RESULTS:   A significant decrease in the median and ulnar to median plus ulnar ratio and the median and ulnar amplitude for the cortical P22-N30 SEP component was observed after 12 weeks of chiropractic care, with no changes after the control period. There was a significant decrease in visual analog scale scores (both for current pain and for pain last week).

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Neurology subsection


Metabolic Syndrome Components Are Associated with Intervertebral Disc Degeneration

By |January 8, 2017|Somato-visceral, Spinal Manipulation|

Metabolic Syndrome Components Are Associated with Intervertebral Disc Degeneration: The Wakayama Spine Study

The Chiro.Org Blog

SOURCE:   PLoS One. 2016 (Feb 3); 11 (2): e0147565 ~ FULL TEXT

Masatoshi Teraguchi, Noriko Yoshimura,
Hiroshi Hashizume, Shigeyuki Muraki, et al

Department of Orthopaedic surgery,
Wakayama Medical University,
811-1 Kimiidera,
Wakayama, 641-8509, Japan.

OBJECTIVE:   The objective of the present study was to examine the associations between metabolic syndrome (MS) components, such as overweight (OW), hypertension (HT), dyslipidemia (DL), and impaired glucose tolerance (IGT), and intervertebral disc degeneration (DD).

DESIGN:   The present study included 928 participants (308 men, 620 women) of the 1,011 participants in the Wakayama Spine Study. DD on magnetic resonance imaging was classified according to the Pfirrmann system. OW, HT, DL, and IGT were assessed using the criteria of the Examination Committee of Criteria for MS in Japan.

RESULTS:   Multivariable logistic regression analysis revealed that OW was significantly associated with cervical, thoracic, and lumbar DD (cervical: odds ratio [OR], 1.28; 95% confidence interval [CI], 0.92-1.78; thoracic: OR, 1.75; 95% CI, 1.24-2.51; lumbar: OR, 1.87; 95% CI, 1.06-3.48). HT and IGT were significantly associated with thoracic DD (HT: OR, 1.54; 95% CI, 1.09-2.18; IGT: OR, 1.65; 95% CI, 1.12-2.48). Furthermore, subjects with 1 or more MS components had a higher OR for thoracic DD compared with those without MS components (vs. no component; 1 component: OR, 1.58; 95% CI, 1.03-2.42; 2 components: OR, 2.60; 95% CI, 1.62-4.20; ≥3 components: OR, 2.62; 95% CI, 1.42-5.00).

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Non-musculoskeletal Disorders and Chiropractic


The Physiological Role of Tumor Necrosis Factor in Human Immunity and Its Potential Implications in Spinal Manipulative Therapy

By |October 1, 2016|Immune Function, Spinal Manipulation|

The Physiological Role of Tumor Necrosis Factor in Human Immunity and Its Potential

Implications in Spinal Manipulative Therapy:   A Narrative Literature Review

The Chiro.Org Blog

SOURCE:   J Chiropractic Medicine 2016 (Sep)

Liang Zhang, MD, PhD, Chao Hua Yao, MD

Palmer College of Chiropractic,
Florida Campus, Port Orange, FL;
Palmer Laboratory of Cell & Molecular Biology,
Palmer Center for Chiropractic Research,
Port Orange, FL.

OBJECTIVE:   Although tumor necrosis factor (TNF) is a well-known inflammatory cytokine in the pathological development of various human diseases, its physiological roles are not widely understood nor appreciated. The molecular mechanisms underlying spinal manipulation therapy (SMT) remain elusive. The relationship between TNF and SMT is unclear. Thus, we performed this literature review to better understand TNF physiology and its potential relationship with SMT, and we propose a novel mechanism by which SMT may achieve clinical benefits by using certain beneficial features of TNF.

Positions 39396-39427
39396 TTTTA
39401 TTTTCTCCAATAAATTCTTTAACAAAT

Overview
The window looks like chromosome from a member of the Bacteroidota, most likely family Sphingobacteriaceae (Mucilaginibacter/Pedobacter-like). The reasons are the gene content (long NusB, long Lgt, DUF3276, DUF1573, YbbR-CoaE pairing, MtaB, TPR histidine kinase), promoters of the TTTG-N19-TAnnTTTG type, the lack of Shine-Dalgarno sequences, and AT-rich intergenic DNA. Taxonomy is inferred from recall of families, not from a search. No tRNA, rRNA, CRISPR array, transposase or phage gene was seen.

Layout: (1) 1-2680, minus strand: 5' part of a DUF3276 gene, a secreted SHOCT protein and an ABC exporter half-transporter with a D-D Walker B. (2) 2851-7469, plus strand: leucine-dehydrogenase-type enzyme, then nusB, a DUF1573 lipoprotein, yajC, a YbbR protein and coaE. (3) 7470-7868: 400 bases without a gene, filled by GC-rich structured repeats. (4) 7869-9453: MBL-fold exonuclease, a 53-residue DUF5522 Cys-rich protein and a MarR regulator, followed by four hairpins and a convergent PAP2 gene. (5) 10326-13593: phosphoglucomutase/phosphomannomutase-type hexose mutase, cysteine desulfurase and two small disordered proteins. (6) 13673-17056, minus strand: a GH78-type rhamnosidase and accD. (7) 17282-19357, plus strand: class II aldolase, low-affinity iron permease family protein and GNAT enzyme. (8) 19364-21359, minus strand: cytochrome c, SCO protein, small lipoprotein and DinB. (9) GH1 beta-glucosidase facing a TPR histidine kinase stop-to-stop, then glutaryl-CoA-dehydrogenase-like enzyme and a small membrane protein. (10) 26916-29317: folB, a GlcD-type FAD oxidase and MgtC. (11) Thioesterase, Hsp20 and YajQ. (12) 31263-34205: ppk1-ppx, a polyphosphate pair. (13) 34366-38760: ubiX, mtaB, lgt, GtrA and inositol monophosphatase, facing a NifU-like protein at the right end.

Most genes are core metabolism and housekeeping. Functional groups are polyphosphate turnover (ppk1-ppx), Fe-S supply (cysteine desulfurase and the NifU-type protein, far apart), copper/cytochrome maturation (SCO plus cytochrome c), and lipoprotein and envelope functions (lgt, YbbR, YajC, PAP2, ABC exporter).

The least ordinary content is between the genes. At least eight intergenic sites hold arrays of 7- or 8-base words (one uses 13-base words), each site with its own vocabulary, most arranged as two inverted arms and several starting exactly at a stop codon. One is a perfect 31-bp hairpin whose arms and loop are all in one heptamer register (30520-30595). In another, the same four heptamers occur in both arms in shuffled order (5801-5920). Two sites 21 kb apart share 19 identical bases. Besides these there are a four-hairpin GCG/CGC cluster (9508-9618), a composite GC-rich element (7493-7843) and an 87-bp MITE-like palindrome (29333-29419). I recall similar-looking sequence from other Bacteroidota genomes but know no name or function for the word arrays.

METHODS:   We searched several databases for relevant articles published between 1975 and 2015 and then reexamined the studies from current immunophysiological perspectives.

RESULTS:   The history and recent progresses in TNF physiology research were explored. Conflicting reports on the relationship between TNF and SMT were identified. Based on the newly discovered interaction between TNF and regulatory T cells, we proposed a putative biphasic TNF response to SMT, which may resolve the conflicts in the reported observations and interpretations.

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Chiropractic Subluxation Page


Visceral Responses to Spinal Manipulation

By |September 10, 2016|Spinal Manipulation, Visceral Disease|

Visceral Responses to Spinal Manipulation

The Chiro.Org Blog

SOURCE:   J Electromyogr Kinesiol. 2012 (Oct); 22 (5): 777–784

Philip Bolton, Brian Budgell

School of Biomedical Sciences & Pharmacy,
Faculty of Health,
University of Newcastle,
Callaghan NSW 2308, Australia.

While spinal manipulation is widely seen as a reasonable treatment option for biomechanical disorders of the spine, such as neck pain and low back pain, the use of spinal manipulation to treat non-musculoskeletal complaints remains controversial. This controversy is due in part to the perception that there is no robust neurobiological rationale to justify using a biomechanical treatment of the spine to address a disorder of visceral function. This paper therefore looks at the physiological evidence that spinal manipulation can impact visceral function. A structured search was conducted, using PubMed and the Index to Chiropractic Literature, to construct of corpus of primary data studies in healthy human subjects of the effects of spinal manipulation on visceral function. The corpus of literature is not large, and the greatest number of papers concerns cardiovascular function. Authors often attribute visceral effects of spinal manipulation to somato-autonomic reflexes. While this is not unreasonable, little attention is paid to alternative mechanisms such as somato-humoural pathways. Thus, while the literature confirms that mechanical stimulation of the spine modulates some organ functions in some cohorts, a comprehensive neurobiological rationale for this general phenomenon has yet to appear.


From the FULL TEXT Article:


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Non-musculoskeletal Disorders